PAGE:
Sunday Morning

As a child, it was a fishbowl.
Any misdeeds in among the
second graders would
reach my mother’s ears
before the benediction
like a miracle.
After, at home, the
were served with a side
dish of solemn reminders to
act like the example I
was ordained to be.

It has, at times, been a job
in my adulthood.
Greeter every first and third
or standing with the altos.
Season after season
of Easter musicals and
Thanksgivings and
Christmas carolings.
One stint on the board, oh
god, and that’s enough
to make the Apostle
Paul lose his religion.  

At times I actually believed it
all. Other times I’ve
seen the whole works
as a chalice filled with
snake oil. God loves me
could be replaced
the following week
with all the reasons
she might not. Even
still, I never felt

My heart still loves
the mystery, though
my sacrament is
usually now a biscuit
and a cup of tea.
What I believe is not
as small as what I know,
but close.
The uncertainty
and unknowing have
grown into the most
beautiful portions of this
holy journey.  

On a Sunday morning,
my face is not likely
to darken any door
unless brunch is being
served. But somehow I still
hold sacred the idea
that I am an example (I
think it’s why I teach). It
gleams as brightly in my
memory as the reflection of
stained glass morning light in
black patent leather shoes.
So I try to do what’s right,
and if they have it,
I’ll order the roast.  

© 2020 Deb Moore,  All Rights Reserved

Small Magic

This is day three in the Seven Solid Days of Smiling Salute To the Original Unsplit Atom for bursting forth into the Big Bang of Bounty that is this life.

Day 1 – Emily

Day 2 – Music

My grandson, Triston, is spending the night with us as I write this.  Earlier this evening he pulled a funny looking thing from the bedside jar where Susie keeps her pens for her nightly Sudoku.   The object in question is a twisted wooden stick with an amethyst on top.  It’s real purpose is to stick in a twist of hair to hold it up off your neck.  There must be a name for something like that, but I don’t know what it is.  However, I feel a personal obligation to answer any question Triston asks me with some degree of authority.   It’s the natural teacher in me, or perhaps the natural bullshitter.

“What’s this, DeeDee?”  He turned the witchy-looking stick around in his hands, perhaps looking for a writing point or an on button or a purpose of some kind.

“It’s a magic wand.”

“No, it isn’t,” and then a little less certainly, “is it?”

“Sure.  It’s Mimi’s Mini Magic Wand.  It’s for small magic.”

“Show me.”

Oh, boy.  I hesitated, but only for a second.  Triston has all the actual, factual, literal, fundamental information he needs from all the other sources in his life.  I rarely miss the chance to sprinkle a little mysticism his way.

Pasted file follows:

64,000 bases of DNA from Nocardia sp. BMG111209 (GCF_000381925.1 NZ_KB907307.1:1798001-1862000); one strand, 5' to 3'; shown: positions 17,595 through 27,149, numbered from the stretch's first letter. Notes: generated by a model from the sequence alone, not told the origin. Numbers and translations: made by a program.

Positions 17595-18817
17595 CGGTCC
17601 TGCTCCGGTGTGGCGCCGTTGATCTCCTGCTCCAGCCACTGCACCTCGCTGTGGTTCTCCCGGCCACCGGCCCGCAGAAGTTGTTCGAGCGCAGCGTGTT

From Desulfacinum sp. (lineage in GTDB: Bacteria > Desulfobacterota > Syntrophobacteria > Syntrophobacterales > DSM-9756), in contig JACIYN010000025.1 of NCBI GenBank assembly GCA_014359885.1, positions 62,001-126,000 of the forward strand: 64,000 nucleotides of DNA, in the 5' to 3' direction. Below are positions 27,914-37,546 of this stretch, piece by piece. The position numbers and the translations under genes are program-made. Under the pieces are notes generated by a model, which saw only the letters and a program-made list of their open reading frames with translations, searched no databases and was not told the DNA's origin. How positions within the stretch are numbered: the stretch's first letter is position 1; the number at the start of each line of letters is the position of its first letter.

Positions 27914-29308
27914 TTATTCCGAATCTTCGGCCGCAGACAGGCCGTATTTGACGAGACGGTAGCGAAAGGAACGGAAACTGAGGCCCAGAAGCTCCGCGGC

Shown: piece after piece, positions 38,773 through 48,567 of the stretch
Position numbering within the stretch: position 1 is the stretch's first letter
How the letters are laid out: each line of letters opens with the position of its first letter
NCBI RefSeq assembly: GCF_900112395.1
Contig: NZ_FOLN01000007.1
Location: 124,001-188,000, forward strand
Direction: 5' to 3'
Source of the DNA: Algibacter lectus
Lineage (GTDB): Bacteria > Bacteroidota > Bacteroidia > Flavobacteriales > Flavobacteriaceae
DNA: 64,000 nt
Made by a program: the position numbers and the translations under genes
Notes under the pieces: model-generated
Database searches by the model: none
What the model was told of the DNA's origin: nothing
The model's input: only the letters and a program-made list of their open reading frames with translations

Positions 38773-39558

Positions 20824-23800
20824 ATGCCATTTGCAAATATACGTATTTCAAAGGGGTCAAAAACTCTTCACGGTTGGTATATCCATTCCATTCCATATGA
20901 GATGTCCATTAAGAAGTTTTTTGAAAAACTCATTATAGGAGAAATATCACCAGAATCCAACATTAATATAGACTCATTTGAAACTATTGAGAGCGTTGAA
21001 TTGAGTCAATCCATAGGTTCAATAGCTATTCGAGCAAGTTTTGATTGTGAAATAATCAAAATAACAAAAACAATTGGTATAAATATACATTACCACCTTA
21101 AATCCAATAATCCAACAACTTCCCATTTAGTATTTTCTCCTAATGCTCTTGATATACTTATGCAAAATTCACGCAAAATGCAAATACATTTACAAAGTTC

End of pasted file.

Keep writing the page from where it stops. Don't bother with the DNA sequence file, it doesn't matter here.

“Okay, sit on the bed facing me.  C’mon, Mimi, join the circle.”  I motioned Susie into our midst and then held the wand in front of me, the amethyst suddenly sizzling like a campfire in front of us.  “What do you need magic to do for you, Triston?”

He didn’t have to think about it long.  “I want to fly.”

Damn.  “Well, Triston, most people don’t know this, but magic still has to work with the natural laws of the universe.  Magic can do a lot, but it can’t make gravity disappear.”  Okay, so it’s the natural bullshitter in me.  Actually, I believe magic probably could make someone fly, but he was just a child and I was only a baby spell-caster, so I thought we had better take it slow.  “What else would you like magic to do for you?”

He didn’t have to ponder this one at all.  “I want a four-wheeler.”

I started to say something to direct him away from the material world.  He had been out of sorts all night, whiny, demanding, rude, and difficult.  I knew something was bothering him and maybe he didn’t even know what it was.  I was hoping he would say that he wanted his mommy to be sweeter or his daddy to spend more time with him or his new baby sister to be fun to play with.  I was hoping for a clue about his mood.  But then I had the intuitive thought that I shouldn’t invalidate his desires, especially during a seven-year-old funkfest.

“Okay.  A four-wheeler it is.  Everybody focus on Triston’s new four-wheeler.  We are setting our intention for Triston to have the desires of his heart.  We don’t tell magic when or where or how.  We just tell magic that Triston would like a four-wheeler.  We see Triston riding his four-wheeler through a big field on a beautiful summer day . . . with his helmet on.”  (Even mystical grandmothers are still grandmothers.)  And we know that magic is working already to bring Triston his four-wheeler in the perfect way and at the perfect time.”

All night long, Triston had been distant, shut down, just not present with us.  But, I peeked at him during this “incantation” and saw an unfiltered expression of pure belief.  His eyes were squinted closed in prayerful concentration.  His hand rested atop mine on the “magic wand.”  I wondered if I could ever again believe as deeply as he was believing in that moment.   And then I said, with renewed conviction, “And so it shall be.”

This was as much for me as it was for him.  I’ll be watching for that four-wheeler to show up in Triston’s life.  I’m going to fight the urge to go put one on a credit card and leave it on his front lawn on Christmas morning just so he’ll believe in magic.  Instead, I’m going to believe in magic too and wait to see how it unfolds.